Elizabeth Spillius describes how in her first visit to the Klein archives in 1994, Frank ‘was captured – a victim to archival research’ (Frank 2009, Spillius preface p. xii). Over the next few years, as Spillius describes, Frank visited London and the Klein archives more than twenty times, usually for long weekends, much of which were spent reading, photocopying and transcribing Klein’s (often handwritten) notes and papers. This led Frank to develop her own work by entering supervision with a number of senior Kleinian analysts. On the basis of some of the child material, in 1999 she published a groundbreaking study of Klein’s early work with children in Berlin: Melanie Kleins erste Kinderanalysen: Die Entdekung des Kindes als Object sui generis von Heilen und Forschen. With some changes in the arrangement and content of the early chapters – stemming from the different background of child analysis in English-speaking countries – the book was translated into English by Sophie Leighton, and published in 2009 as Melanie Klein in Berlin: Her First Psychoanalyses of Children.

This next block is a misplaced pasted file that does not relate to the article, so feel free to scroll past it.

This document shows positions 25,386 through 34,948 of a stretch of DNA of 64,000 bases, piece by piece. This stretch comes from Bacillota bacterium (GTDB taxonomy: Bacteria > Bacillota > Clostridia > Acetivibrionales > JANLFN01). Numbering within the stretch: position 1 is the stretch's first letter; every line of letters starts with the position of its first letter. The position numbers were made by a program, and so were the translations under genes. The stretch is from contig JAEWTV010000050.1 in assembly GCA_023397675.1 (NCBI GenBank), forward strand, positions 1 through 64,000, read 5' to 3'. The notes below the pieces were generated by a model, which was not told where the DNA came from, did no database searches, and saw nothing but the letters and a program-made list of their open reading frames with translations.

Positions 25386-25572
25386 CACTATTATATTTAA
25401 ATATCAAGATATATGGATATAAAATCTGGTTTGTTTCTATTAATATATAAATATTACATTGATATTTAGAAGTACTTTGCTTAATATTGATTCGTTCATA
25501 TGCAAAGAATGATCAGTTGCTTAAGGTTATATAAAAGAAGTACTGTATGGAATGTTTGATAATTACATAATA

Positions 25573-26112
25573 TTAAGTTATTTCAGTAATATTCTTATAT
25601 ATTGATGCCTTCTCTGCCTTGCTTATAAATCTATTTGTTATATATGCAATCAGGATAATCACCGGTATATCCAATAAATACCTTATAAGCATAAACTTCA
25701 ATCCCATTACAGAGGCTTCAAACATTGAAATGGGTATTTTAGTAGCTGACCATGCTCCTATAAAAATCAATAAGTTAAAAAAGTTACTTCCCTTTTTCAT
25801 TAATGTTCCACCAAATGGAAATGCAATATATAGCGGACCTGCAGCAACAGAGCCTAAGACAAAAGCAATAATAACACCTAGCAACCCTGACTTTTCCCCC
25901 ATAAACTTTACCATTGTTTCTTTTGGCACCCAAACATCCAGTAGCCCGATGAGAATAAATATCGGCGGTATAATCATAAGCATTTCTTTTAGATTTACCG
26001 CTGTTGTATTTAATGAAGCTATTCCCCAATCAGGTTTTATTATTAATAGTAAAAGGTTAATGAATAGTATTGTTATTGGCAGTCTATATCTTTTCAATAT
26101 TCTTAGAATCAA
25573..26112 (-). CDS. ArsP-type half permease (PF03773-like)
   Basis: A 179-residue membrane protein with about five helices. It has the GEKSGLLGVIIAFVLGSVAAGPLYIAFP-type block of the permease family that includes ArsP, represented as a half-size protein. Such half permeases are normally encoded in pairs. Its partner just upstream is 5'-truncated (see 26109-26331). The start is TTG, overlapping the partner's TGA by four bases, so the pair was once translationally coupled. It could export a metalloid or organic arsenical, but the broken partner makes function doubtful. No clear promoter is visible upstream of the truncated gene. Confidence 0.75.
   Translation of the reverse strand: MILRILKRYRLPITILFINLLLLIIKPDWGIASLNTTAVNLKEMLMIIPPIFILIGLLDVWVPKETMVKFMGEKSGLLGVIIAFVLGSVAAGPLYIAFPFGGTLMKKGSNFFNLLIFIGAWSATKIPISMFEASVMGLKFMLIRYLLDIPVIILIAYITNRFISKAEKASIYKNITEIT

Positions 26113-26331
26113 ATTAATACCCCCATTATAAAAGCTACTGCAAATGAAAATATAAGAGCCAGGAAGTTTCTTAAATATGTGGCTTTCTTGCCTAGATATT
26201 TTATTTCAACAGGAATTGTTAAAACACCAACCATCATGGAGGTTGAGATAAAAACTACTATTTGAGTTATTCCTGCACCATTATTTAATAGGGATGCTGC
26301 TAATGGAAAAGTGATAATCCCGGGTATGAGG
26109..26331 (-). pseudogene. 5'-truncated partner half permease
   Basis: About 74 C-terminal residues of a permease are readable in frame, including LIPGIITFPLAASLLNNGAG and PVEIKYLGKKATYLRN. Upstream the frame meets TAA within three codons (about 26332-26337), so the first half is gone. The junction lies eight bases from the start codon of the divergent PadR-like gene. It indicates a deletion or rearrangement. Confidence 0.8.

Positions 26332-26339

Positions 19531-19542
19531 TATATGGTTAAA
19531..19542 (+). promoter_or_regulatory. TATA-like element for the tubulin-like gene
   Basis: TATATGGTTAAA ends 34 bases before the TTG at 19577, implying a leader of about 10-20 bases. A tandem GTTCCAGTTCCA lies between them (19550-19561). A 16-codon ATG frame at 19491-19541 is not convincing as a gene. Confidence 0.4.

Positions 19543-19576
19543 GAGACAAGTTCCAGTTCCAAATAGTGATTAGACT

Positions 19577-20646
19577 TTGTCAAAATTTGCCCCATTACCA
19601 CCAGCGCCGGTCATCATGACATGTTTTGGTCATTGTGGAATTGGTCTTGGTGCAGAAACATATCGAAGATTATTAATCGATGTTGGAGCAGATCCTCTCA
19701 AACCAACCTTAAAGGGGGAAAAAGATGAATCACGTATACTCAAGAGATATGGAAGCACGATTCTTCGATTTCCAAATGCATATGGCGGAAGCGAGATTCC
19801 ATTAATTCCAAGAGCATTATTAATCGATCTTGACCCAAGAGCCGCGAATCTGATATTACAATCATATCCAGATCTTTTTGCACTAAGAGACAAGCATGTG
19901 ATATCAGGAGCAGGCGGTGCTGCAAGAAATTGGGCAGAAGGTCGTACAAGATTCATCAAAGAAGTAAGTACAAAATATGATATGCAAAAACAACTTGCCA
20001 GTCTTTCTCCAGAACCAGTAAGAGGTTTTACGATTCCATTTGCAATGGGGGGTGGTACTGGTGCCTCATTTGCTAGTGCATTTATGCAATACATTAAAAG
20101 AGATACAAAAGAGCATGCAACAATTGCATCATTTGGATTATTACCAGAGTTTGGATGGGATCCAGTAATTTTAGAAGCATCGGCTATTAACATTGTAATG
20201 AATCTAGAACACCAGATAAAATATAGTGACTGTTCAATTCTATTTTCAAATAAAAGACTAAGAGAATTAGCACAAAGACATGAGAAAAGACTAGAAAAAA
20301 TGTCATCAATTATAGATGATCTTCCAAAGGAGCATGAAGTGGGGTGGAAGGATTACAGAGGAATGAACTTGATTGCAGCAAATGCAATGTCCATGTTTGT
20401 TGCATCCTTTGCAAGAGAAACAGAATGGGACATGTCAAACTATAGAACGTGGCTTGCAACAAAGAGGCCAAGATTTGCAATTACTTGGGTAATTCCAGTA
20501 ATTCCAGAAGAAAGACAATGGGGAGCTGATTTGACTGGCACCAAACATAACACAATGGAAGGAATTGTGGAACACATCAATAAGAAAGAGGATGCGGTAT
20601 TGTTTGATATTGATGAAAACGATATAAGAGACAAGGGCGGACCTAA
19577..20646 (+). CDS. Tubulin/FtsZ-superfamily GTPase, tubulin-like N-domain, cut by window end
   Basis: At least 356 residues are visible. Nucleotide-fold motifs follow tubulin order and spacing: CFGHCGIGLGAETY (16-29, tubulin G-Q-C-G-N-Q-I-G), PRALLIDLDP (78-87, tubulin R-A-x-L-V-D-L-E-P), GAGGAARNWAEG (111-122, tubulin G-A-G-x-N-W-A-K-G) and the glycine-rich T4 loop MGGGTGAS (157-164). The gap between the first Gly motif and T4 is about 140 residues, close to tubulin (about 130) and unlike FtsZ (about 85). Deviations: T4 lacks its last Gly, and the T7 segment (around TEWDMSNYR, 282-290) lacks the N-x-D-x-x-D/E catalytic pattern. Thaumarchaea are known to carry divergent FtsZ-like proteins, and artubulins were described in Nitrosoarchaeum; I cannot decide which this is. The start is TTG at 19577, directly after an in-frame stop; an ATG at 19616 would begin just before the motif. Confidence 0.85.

Frank was the first to draw the attention of Spillius, then archivist of the Melanie Klein Trust, to Klein’s unpublished lectures on adult technique, which have gone on to be published by John Steiner in his Lectures on Technique by Melanie Klein (Routledge, 2017).
In the course of her work Frank uncovered much fascinating material, which has formed the basis of her many papers on Klein’s unpublished work. Initially, many of her new discoveries concerning Klein’s adult work were available only to those who could read German. However, in 2020 three key papers were translated into English, and became chapters in Jane Milton’s edited volume, Essential Readings from the Melanie Klein Archives (Routledge, 2020). Chapter 6 is entitled, ‘On Melanie Klein’s contemporaneous references to Hitler and the Second World War in her therapeutic sessions’. Chapter 7 is, ‘On reassurance: An unpublished paper by Melanie Klein (1933)’, while Chapter 8 is entitled, ‘Is it an animal inside? Melanie Klein’s unpublished Don Juan paper (1939)’. A number of other important papers remain still to be translated.